IN THE BEGINNING
In the beginning, in colonial America, in that agrarian, rural community, where fauna were still in balance with flora and both reconciled to the vagaries of local geologies and climates, there had to have been an idyllic landscape that offered those early Americans a marvelous promise of fish and game-- of both sport and provender.
The good and beautiful earth lay at almost every doorstep, easier for those early folks to enter upon than for us today to drive down town.
And that is what has become of us. We are all down town in the center of things most all the time and doing quite nicely, thank you.
But, back then, in that once upon a time, fishing was close to home, by foot or by horseback, and intimately connected to the household economy. And it was free.
A new politics and a new economy in a new land appeared to promise that freedom of access and supply of nature’s bounty in perpetuity. There was no need to hurry and so the technology of the field sports developed but slowly. A solid wood fishing rod with a fixed horsehair line was more than adequate; and two open barrels, side by side with hammer locks, did nicely on bird or beast.
Once upon a time, in order to enjoy, have success, and advance in the sport, fishermen went fishing close to home, usually for a few hours only. They went casually, and at little expense. A journey to a remote camp in the woods was a considerable undertaking and rare.
Today, our angler regularly finds himself in the air or for days on the road, on the way to distant, often exotic territories to find the same satisfactions, and accomplishment he used to get at home-- now with a new sense of urgency if not anxiety.
Urbanization is the great villain and moving force fueling this shift. The city has drawn our anglers into its service and some might say “bondage”. It has forced “nature” and its pleasures farther and farther a-field and kept us in our offices. Kept us starved for fishing.
So, what have we done? In our hours off, we have joined clubs, certainly Trout Unlimited. We have read the magazines and doted on the videos, in those hours stolen from the urban machine. A bit of “virtual” angling must often suffice.
Then comes what once was called “vacation”, today more flexible, less formal than the locked-in conventional two weeks of Julys-past when there were no cell phones or texting, to keep the job vibrating or ringing in our pockets. In any case, there still is time to get away and fish. Half an hour on the computer sets us up with destination and transportation. And off we go to a week in Alaska, or, as I do in my dreams, off to The Rio Grande in Patagonia. We pretty much bet our fishing season on those few days away.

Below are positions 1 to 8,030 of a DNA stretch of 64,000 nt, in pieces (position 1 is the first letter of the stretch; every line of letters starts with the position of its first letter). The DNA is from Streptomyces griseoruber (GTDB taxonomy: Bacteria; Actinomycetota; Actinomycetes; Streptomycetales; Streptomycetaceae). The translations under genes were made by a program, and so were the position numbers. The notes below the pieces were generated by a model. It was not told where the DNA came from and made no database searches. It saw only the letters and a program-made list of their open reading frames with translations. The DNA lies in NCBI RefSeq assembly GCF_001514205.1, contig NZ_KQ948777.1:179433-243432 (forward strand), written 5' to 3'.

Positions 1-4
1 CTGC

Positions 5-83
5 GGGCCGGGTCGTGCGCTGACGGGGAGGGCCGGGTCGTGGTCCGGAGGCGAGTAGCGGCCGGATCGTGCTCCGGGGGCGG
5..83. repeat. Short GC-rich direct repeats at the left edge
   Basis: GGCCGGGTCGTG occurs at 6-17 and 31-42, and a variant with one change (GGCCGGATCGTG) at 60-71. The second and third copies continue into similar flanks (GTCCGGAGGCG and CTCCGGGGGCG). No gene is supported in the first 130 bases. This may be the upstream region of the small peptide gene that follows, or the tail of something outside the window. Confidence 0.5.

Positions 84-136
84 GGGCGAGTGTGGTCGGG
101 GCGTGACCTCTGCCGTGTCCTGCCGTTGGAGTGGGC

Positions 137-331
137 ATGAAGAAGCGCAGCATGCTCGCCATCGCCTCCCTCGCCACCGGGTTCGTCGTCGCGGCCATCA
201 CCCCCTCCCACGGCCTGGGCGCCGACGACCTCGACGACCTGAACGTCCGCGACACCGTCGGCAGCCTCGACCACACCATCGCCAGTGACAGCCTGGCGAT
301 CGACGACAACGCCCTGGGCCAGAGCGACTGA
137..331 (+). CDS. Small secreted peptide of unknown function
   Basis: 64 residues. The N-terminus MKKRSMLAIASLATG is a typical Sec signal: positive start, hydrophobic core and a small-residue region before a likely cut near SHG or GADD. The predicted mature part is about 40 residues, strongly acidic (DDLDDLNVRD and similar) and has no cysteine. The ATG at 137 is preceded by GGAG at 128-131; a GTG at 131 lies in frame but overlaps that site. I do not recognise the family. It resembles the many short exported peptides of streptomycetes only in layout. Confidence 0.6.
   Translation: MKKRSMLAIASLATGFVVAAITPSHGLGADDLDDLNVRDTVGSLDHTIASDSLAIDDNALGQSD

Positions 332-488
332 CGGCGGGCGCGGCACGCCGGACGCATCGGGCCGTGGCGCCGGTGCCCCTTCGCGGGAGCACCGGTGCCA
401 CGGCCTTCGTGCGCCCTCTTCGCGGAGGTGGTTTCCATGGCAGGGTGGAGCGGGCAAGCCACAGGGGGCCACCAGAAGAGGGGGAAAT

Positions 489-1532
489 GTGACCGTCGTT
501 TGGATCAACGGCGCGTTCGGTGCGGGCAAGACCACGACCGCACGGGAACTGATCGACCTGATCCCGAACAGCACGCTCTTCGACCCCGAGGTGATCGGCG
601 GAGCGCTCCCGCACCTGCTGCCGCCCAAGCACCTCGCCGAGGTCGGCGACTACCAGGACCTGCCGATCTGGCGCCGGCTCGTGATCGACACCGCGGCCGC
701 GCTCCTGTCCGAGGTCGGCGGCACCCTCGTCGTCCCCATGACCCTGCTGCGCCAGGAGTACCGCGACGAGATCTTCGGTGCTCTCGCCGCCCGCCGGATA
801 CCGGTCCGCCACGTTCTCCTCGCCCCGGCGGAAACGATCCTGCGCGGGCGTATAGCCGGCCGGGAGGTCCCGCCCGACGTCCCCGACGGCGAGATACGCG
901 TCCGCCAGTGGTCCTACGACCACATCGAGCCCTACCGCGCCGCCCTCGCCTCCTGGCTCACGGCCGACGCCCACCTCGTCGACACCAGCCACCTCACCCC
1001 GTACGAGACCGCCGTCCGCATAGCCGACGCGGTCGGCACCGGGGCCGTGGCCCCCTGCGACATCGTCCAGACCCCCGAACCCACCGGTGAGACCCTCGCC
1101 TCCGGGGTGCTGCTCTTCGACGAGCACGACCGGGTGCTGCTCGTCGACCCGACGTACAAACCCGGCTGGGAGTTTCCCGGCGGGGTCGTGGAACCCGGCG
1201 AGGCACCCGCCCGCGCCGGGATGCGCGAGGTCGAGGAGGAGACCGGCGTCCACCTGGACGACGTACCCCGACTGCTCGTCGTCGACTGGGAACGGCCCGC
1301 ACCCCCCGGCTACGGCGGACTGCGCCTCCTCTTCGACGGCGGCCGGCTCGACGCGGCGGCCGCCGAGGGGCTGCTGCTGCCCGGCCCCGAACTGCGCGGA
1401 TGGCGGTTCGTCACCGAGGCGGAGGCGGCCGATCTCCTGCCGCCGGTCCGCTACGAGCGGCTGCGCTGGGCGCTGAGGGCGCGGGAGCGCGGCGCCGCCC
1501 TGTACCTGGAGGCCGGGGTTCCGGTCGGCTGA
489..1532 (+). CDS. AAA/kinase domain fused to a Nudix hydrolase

Where in the past, fishing was more relaxed and easy- going, now it is marked by a sense of urgency. Angling success becomes urgently necessary in a new, less forgiving, way.
The dark side of all this is to increase the expense of it. The fishing is no longer free: it costs. Sometimes a lot. The water is likely to be private and privileged as once it was for an aristocratically wealthy few. The rest of us have always had to depend on free and public waters. We have been the undecorated anglers who en masse have paid the bill and kept the sport alive.
This en masse, we, the anglers of the working day, since the burst in popularity of fly fishing in the mid 1980s, have enjoyed more disposable income for recreation and developed keen interest in issues of the environment. And today we are wetting our waders in the finest rivers and lakes in the world, right along with our aristocratically wealthy betters of the older tradition.
And so our fishing has been transformed in our time. It has been driven by an historic irony that what we have always loved, we could readily get at home, we now chase quite cheerfully half way round the world to find it.
Nor do we do it alone. The adventure to new and uncharted fishing, with the least possible chance of failure, requires help. And so here comes a key factor in the revolution that has overtaken our angling: The Guide.